Preservation of cultural knowledge is the key of sustainable expansion of indigenous livelihood. In the practice of habitual art, the aesthetic freedom is intrinsic to social norms. Votive terracotta idols of Molela prevails a quintessential ageless style, suckled with ritualistic necessities, yet the process of making is quite playful and spontaneous. Situated in a remote location in Rajsamad district, Rajasthan, India, ‘Molela murtikala’ is distinctively identified for its execution of hollow-relief sculptures. They are directly hand sculpted with malleable clay in additive method without using any wheel, mold or subsidiary tools. The artists of this region do not find idol making adequate to sustain a living and therefore engage themselves in farming. The terracotta plaques are fragile and the hilly roads are unsuitable for transportation. They have fixed customers who are primarily the tribal communities of Madhya Pradesh and other nearby states. The idols are made twice a year for ‘navratri’ festival when the tribes accompanied by the ‘bhopa’ priests, drummers and other performers arrive at Molela in pedestrian procession as customers. The idols are baked in low temperature, painted with mandatory colours and made ready for worship with the age-old belief of inculcating the protective spirits in them. The paper studies the flagbearer artists of the ethnic society to understand how the community ethos tacitly travels through generations by nitty-gritties of a crafts-skill. It qualitatively analyses the restrictive nature of Molela art that also allows its practitioners to be free and expressive in execution.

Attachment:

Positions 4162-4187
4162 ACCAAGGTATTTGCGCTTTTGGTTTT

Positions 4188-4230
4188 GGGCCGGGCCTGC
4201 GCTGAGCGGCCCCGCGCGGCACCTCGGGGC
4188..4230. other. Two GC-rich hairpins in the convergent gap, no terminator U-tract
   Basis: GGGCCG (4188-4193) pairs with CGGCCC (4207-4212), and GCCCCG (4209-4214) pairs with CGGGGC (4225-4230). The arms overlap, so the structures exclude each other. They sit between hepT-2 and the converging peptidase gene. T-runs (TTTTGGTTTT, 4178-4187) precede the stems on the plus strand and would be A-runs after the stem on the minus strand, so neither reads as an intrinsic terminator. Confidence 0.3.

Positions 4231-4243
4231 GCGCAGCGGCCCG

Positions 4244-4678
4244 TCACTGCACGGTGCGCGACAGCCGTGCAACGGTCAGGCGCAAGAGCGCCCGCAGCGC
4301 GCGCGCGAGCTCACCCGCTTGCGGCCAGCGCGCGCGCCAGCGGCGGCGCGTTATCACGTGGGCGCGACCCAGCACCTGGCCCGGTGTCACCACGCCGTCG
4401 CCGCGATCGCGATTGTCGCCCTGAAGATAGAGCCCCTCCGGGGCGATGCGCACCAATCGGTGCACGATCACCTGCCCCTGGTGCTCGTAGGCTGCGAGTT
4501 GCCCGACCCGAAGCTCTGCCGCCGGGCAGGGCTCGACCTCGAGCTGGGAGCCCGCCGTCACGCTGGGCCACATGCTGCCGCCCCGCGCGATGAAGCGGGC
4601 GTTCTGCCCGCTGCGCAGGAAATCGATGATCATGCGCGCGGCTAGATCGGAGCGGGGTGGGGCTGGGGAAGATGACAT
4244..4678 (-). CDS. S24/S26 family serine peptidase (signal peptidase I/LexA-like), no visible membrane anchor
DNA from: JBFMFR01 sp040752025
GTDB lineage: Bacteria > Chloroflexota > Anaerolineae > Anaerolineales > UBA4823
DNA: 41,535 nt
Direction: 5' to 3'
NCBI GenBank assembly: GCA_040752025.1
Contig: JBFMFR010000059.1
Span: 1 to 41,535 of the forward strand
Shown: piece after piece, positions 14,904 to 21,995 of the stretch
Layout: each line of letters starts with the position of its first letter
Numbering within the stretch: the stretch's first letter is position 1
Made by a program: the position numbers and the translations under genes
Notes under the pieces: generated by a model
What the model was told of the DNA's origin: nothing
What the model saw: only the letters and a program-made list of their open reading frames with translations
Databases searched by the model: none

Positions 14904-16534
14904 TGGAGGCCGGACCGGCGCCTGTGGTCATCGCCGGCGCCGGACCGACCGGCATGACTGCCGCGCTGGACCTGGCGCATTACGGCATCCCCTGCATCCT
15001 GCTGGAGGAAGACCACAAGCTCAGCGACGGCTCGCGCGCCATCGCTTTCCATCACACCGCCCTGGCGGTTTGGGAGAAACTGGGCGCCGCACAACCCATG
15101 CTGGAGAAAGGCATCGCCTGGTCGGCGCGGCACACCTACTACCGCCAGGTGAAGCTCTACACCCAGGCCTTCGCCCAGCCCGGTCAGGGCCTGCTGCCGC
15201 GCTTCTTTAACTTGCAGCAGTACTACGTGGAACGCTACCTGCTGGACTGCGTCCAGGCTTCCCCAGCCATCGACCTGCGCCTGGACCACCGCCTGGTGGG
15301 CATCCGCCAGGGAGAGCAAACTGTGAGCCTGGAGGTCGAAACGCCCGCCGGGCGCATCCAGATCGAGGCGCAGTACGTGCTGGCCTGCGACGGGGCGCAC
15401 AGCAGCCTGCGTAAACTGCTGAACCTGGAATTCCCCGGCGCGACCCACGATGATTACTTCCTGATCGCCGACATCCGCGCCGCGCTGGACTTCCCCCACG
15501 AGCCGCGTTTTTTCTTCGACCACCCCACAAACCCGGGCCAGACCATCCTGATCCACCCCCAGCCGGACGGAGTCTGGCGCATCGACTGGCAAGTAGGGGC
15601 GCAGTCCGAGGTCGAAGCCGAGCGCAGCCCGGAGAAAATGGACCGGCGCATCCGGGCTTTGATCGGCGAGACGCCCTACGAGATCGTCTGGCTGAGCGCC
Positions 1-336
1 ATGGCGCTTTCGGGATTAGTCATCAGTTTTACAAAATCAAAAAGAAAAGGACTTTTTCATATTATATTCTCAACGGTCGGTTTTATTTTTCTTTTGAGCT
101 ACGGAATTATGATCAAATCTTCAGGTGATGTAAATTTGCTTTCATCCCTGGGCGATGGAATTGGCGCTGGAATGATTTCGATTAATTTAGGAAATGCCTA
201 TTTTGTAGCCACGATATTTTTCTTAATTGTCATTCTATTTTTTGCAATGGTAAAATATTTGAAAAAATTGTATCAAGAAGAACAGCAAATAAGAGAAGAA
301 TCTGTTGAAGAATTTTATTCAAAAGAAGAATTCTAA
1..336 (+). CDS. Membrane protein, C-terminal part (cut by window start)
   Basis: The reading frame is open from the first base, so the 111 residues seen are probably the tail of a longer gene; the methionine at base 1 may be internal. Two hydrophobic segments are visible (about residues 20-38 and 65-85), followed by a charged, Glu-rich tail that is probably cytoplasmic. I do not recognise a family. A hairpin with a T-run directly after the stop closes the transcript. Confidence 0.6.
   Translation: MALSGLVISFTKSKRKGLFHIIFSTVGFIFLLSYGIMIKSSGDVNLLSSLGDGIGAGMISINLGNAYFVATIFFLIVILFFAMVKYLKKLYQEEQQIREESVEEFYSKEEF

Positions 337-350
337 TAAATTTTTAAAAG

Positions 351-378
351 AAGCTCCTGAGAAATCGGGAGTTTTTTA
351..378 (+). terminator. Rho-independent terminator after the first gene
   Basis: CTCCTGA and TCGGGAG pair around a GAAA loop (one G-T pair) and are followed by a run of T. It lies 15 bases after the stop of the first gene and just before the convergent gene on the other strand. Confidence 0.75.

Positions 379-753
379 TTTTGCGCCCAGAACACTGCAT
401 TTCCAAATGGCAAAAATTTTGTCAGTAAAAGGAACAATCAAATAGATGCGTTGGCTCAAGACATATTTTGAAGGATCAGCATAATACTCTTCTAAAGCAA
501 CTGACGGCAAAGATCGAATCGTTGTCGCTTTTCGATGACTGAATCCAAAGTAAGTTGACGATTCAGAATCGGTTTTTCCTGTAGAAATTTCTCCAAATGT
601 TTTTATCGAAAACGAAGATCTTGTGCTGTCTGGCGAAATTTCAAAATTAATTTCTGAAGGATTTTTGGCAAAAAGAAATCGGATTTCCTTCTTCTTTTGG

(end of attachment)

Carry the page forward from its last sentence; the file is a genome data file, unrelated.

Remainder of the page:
PresentersShatarupa Thakurta Roy
Associate Professor, Humanities and Social Sciences, Indian Institute of Technology, Uttar Pradesh, India
VOTIVE, IDOLS, INDIGENOUS, HABITUAL, AGELESS, TACIT, ETHNIC